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[.net] Are there any good alternatives to XNA for .NET?

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Are there any good alternatives to XNA for .NET? I'd like to create a simple game that doesn't require the user to install any additional runtime packages (eg. XNA) besides .NET 2.0. I really like XNA but the runtime packages are the dealer breaker. I just want to distribute a zip file with a couple of DLLs and have the user go from there without any installation required. I've found SDL.NET (which hasn't been updated in over six months) and OpenTK (OpenGL). OpenTK seems nice since it appears to be actively updated, etc, but it doesn't provide any of the utility functions like XNA, etc.

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You could also try SlimDX, but I don't see why you're artifically restricting yourself. (Then again, I've always much, much preferred installers - significantly less hassle to set up).

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Quote:
Original post by benryves
... but I don't see why you're artifically restricting yourself. (Then again, I've always much, much preferred installers - significantly less hassle to set up).


Agreed. It's just as much trouble unzipping a file as running an installer. That is to say - not much.

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I'm not suprised to see the responses but I'm against installers for very small indie games.

For example, if I saw a neat game that I'd like to try but didn't have .NET Framework 3.0 or XNA 3.0 installed than I would either have to find them and install them or if the game creator bundled them then I'd have to download a very large package. On top of that, you have wait for everything to get installed, etc, etc.

I'm all for installers for large commericial games but for Windows development I like to keep everything as small and compact and possible and have the highest exposure by not requiring a lot of extra stuff to be installed.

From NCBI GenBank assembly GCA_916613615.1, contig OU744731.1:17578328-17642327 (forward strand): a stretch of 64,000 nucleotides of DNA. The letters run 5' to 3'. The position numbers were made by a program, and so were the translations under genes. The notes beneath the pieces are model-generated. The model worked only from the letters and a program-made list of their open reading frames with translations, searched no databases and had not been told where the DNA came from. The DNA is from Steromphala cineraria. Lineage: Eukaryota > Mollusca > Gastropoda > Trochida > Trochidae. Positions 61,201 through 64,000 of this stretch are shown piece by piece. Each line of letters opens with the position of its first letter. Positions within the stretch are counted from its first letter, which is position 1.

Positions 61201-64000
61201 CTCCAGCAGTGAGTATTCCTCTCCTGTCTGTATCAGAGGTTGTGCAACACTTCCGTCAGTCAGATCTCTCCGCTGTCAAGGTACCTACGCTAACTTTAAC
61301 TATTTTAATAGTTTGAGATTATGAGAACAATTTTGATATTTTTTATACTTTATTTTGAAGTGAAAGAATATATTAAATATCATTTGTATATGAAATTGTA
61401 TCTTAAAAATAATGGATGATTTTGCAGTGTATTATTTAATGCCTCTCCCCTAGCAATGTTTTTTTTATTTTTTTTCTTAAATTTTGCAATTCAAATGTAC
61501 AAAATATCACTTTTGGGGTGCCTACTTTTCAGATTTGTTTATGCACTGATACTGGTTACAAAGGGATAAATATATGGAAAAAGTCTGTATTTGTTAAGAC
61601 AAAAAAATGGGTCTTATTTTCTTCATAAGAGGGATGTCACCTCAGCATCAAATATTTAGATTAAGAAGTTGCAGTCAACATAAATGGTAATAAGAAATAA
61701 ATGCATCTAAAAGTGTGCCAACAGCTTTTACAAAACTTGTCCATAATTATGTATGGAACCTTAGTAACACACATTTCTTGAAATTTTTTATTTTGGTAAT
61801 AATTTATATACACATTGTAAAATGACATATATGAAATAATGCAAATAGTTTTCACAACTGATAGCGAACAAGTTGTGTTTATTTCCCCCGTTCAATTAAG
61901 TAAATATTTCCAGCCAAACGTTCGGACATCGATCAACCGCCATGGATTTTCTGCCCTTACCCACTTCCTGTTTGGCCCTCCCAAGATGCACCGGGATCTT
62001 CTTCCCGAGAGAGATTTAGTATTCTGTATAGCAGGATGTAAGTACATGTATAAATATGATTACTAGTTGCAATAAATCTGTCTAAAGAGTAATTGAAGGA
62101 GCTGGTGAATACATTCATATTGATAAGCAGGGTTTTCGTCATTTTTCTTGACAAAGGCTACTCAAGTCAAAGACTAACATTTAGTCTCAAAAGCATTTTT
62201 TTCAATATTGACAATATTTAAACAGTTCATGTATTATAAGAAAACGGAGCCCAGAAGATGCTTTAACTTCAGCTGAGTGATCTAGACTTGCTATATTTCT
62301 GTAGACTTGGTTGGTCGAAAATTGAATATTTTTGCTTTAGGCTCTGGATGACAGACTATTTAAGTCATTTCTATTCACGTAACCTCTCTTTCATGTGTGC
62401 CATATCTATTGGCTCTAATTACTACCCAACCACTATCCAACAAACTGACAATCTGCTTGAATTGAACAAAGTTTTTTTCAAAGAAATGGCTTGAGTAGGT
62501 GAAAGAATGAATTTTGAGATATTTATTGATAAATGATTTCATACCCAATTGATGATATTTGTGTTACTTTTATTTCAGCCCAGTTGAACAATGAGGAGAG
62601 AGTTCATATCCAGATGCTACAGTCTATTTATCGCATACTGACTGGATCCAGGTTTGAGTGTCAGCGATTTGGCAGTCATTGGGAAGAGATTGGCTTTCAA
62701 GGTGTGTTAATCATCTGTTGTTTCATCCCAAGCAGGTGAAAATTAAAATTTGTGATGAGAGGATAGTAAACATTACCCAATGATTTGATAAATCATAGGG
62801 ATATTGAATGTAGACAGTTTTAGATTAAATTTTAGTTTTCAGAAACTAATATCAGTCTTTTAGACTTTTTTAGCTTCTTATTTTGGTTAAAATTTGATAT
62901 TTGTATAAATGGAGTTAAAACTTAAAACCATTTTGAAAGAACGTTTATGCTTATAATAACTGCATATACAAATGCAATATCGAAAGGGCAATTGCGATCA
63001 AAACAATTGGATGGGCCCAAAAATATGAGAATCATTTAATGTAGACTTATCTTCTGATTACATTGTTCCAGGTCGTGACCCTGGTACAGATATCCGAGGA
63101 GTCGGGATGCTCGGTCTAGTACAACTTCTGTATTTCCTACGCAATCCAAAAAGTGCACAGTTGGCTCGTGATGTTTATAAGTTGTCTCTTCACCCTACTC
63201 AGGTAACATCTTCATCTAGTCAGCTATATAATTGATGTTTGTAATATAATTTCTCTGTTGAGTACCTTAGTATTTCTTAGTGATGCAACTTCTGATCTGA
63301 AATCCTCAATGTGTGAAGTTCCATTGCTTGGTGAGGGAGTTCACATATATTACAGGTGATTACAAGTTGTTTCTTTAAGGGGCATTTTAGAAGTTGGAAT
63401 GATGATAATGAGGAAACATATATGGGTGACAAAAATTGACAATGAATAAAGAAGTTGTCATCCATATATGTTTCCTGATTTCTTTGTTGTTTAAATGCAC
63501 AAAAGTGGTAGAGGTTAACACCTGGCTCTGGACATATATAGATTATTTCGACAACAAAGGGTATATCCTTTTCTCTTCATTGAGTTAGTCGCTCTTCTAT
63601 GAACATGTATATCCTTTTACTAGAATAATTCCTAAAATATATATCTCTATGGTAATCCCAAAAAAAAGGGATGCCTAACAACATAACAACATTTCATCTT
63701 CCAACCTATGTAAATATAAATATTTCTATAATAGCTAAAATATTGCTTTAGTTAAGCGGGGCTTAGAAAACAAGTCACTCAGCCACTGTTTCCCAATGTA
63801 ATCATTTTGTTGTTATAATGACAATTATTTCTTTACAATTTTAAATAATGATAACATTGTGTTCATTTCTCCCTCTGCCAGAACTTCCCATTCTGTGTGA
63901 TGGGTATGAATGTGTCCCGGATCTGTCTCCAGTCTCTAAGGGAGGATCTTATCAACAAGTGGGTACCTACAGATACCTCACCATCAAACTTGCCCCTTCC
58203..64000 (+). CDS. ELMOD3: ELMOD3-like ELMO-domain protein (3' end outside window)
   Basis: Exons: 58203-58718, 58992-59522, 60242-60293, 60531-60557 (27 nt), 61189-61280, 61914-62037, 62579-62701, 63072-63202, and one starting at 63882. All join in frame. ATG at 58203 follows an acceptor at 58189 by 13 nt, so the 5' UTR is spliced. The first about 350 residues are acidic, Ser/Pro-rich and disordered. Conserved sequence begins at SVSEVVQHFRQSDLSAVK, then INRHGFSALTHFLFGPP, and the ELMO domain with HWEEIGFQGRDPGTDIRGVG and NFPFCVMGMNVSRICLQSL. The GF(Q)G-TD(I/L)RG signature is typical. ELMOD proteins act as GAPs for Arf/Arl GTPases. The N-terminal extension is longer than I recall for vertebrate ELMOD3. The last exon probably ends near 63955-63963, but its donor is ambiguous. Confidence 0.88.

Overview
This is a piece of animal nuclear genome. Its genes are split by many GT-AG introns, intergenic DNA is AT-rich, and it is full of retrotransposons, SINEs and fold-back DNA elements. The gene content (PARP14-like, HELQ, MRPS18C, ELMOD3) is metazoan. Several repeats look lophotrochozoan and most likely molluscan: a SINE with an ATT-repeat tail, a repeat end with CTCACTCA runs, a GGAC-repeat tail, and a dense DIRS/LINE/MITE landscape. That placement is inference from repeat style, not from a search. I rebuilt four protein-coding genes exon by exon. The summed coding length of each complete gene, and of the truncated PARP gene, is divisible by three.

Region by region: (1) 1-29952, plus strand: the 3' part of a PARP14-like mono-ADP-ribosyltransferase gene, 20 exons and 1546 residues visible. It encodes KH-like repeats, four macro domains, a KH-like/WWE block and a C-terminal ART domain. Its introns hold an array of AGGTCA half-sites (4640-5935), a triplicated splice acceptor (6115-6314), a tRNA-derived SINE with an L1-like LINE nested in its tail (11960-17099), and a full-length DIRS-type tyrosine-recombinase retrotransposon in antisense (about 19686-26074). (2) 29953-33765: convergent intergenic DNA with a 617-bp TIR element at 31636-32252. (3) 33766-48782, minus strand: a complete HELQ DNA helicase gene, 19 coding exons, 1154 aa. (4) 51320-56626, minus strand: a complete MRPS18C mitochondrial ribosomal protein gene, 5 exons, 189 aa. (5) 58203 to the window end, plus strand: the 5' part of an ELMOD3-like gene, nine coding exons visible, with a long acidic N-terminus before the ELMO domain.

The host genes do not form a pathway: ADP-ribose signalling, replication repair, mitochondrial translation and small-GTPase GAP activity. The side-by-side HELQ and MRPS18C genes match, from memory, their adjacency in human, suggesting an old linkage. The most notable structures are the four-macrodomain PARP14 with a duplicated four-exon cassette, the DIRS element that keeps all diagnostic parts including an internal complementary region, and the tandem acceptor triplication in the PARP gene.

That's just my personal opinion. Obviously a lot of people disagree :(

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Since you disagree with most of the rest of the software development world, you've set yourself up for an uphill battle. A few APIs have suitably lax restrictions such that you can just package up their DLLs, but you have to be careful -- for example, take SlimDX. We're fine if you just ship the DLL in a .zip file (along with a text file or some such containing the license). But SlimDX needs Direct3D... and you are not permitted to ship the D3D dlls directly, you must use the redistributable (which is why we provide a runtime redistributable installer that takes care of handling all that crap for you).

Other APIs may have similar implicit problems. Any of them that use D3D under the hood will require D3D to be installed. At that point, you're already using an installer so I don't understand the aversion to including more stuff in that installer. It's not like you're adding too much additional size -- you'd need to include the same stuff if you were capable of shipping the package as a simple .zip anyway.

Things like the .NET framework and XNA are a bit large, yes, but try to look at it this way: if your users don't have either of those (and your game needs them), they must acquire them regardless of whether or not you ship them. So if you do ship them, you're making things easier for them... a win for you. You're also then making things easier for every other developer using the same dependencies by increasing the installed base of those dependencies, and thus trending the entire market towards a state where we will be able to assume the existence of these dependencies in most cases.

The only people actually hurt by this are people who have such poor connections that they cannot cope with downloading a ten extra megabytes or so and who already have the dependencies installed. If you really care, you can pretty easily provide an installer that does not contain the heavyweight dependencies for this smaller subset of the market.

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